Melissa Breau: Good. I know from last time we talked that you’re an advocate for canine fitness — probably not surprising based on what you do. But can you share a little about why it’s important, especially for sports dogs?

Lori Stevens: I’ll start with sports. I have personal experience with seeing athletes go to the next level, and I think it’s the cross-training, because they’ll come in and basically say something like, “My dog keeps hitting bars. I think we need to improve something.” When we start doing some cross-training, or strengthening the core, or strengthening the legs that are involved in a jump, all those things, we see improvement in performance —surprise, surprise.

I think a lot of time in sports the training is going to classes, practicing the sports, but sometimes you need to do one more level of fitness to get that extra little bit. There are so many benefits in canine fitness, things like strengthens muscles is obvious, but it really strengthens and helps the dog know when and how to engage their core muscles. That would happen automatically. It’s not like they think, OK, it’s time to engage my core muscles, but we do exercises where we start engaging them a lot and then it becomes more natural.

You build better joint support through stronger muscles, improving flexibility, improve alignment and posture, balance and stability improve. And with that, what you get is fewer injuries, you get more confidence, you get more body awareness. And so dogs, when they’re faced with a quick decision or a quick body move, they’re more prepared and more confident to make that move, and stronger in that movement than they might be if they were just doing the regular training as a sport. It improves gait, movement, I just think it’s fantastic.

But another part of it, which I think we often leave out, is that it’s a behavior changer. I have worked with fearful dogs that that was the way that I broke through to them. That confidence they get with suddenly doing things with their body that they’ve never done before, like hind leg targeting, I think that’s a huge, huge exercise for dogs’ awareness of where their back end is, their confidence. It seems to be a game changer, really, in terms of behavior, I have found. It’s all the stuff you would naturally think of with fitness, but it also does a lot in terms of confidence, body awareness, and building trust even. I mean really being able to build trust, or doing something joyful that doesn’t have the pressure of competition in it.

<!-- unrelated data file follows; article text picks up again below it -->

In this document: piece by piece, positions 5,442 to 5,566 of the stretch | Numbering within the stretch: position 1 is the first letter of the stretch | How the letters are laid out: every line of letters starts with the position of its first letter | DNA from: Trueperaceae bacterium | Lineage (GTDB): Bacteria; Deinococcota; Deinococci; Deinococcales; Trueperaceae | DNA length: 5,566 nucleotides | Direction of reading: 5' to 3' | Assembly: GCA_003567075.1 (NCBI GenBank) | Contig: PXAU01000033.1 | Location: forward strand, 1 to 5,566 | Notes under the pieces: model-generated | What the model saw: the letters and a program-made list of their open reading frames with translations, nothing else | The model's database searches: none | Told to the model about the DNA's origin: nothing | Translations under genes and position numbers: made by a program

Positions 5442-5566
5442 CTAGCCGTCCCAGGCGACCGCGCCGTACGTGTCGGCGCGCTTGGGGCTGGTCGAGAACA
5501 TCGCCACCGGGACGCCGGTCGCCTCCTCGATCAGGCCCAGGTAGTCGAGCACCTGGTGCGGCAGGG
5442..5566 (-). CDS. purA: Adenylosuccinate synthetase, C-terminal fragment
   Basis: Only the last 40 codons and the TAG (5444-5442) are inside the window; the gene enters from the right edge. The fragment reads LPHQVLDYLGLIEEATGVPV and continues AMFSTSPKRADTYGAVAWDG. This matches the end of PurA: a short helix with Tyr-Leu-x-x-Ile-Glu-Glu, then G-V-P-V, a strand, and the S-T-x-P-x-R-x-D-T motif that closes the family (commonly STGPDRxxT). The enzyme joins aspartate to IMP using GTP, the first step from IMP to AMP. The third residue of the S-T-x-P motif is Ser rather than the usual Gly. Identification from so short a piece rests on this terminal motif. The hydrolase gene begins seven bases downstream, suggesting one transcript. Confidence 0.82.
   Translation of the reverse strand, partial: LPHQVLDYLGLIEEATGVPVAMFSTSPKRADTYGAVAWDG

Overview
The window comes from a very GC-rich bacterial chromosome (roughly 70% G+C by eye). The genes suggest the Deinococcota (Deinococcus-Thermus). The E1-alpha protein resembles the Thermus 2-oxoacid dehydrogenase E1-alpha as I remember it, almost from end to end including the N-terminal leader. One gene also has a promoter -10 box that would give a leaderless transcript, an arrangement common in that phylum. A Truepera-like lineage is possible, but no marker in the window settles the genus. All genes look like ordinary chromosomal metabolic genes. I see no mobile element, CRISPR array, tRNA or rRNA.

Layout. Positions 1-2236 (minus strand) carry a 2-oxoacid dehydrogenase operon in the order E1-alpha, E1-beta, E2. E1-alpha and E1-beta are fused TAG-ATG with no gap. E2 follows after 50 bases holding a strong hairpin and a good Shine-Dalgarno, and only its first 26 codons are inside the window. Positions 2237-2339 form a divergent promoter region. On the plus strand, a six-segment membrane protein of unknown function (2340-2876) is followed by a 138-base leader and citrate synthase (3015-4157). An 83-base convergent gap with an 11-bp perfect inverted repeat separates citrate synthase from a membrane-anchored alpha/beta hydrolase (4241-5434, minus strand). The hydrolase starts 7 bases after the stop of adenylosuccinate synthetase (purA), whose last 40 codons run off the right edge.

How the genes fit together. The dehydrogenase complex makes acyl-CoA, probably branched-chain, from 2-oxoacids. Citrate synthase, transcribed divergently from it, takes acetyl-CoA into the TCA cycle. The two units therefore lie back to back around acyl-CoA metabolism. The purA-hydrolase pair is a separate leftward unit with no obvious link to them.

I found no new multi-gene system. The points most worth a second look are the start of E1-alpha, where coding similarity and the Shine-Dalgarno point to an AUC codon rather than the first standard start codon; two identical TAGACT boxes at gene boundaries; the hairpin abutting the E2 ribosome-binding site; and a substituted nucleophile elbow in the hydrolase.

Melissa Breau: I think that, for a lot of people, when they talk about fitness, they think about their own experiences. I don’t know about you, but for me at least, the gym is not my favorite place to be. How does that compare to how dogs generally feel about fitness and what’s the difference there?

Lori Stevens: I hate the gym. Can I just say that? Really hate the gym.

Melissa Breau: Absolutely.

Lori Stevens: I have a personal trainer now. I love my trainer. And so maybe that’s more like working with your dog. What pops to mind when I think of going to the gym is a sweaty place that doesn’t smell great and has a lot of grunting. Canine fitness, what pops to mind when I think about it, is joy, joy, joy. That’s what my canine gym is, my canine gym room. Doing fitness together is just a blast. I have to say that every dog I’ve ever worked with loves it, and that’s why it’s my sport. It’s my sport, I’m calling it my sport because I don’t have another sport, but to me, it really is. It’s truly a fun activity and it’s all about the joy. So they aren’t really comparable, those two things.

Melissa Breau: Fair enough, and I guess if someone was sitting there feeding us cookies for everything we did at the gym, we might enjoy it a little more too.

Lori Stevens: Yeah, true.

Melissa Breau: I think the other place that our concepts about our own fitness struggles sometimes hold us back is with the expectations around how much time we have to put into it. Most people probably think about spending an hour — or more, maybe — at the gym each time they go. Based on the upcoming course name, I’m going to guess that canine fitness differs there too. So how much time should people really be spending on canine fitness?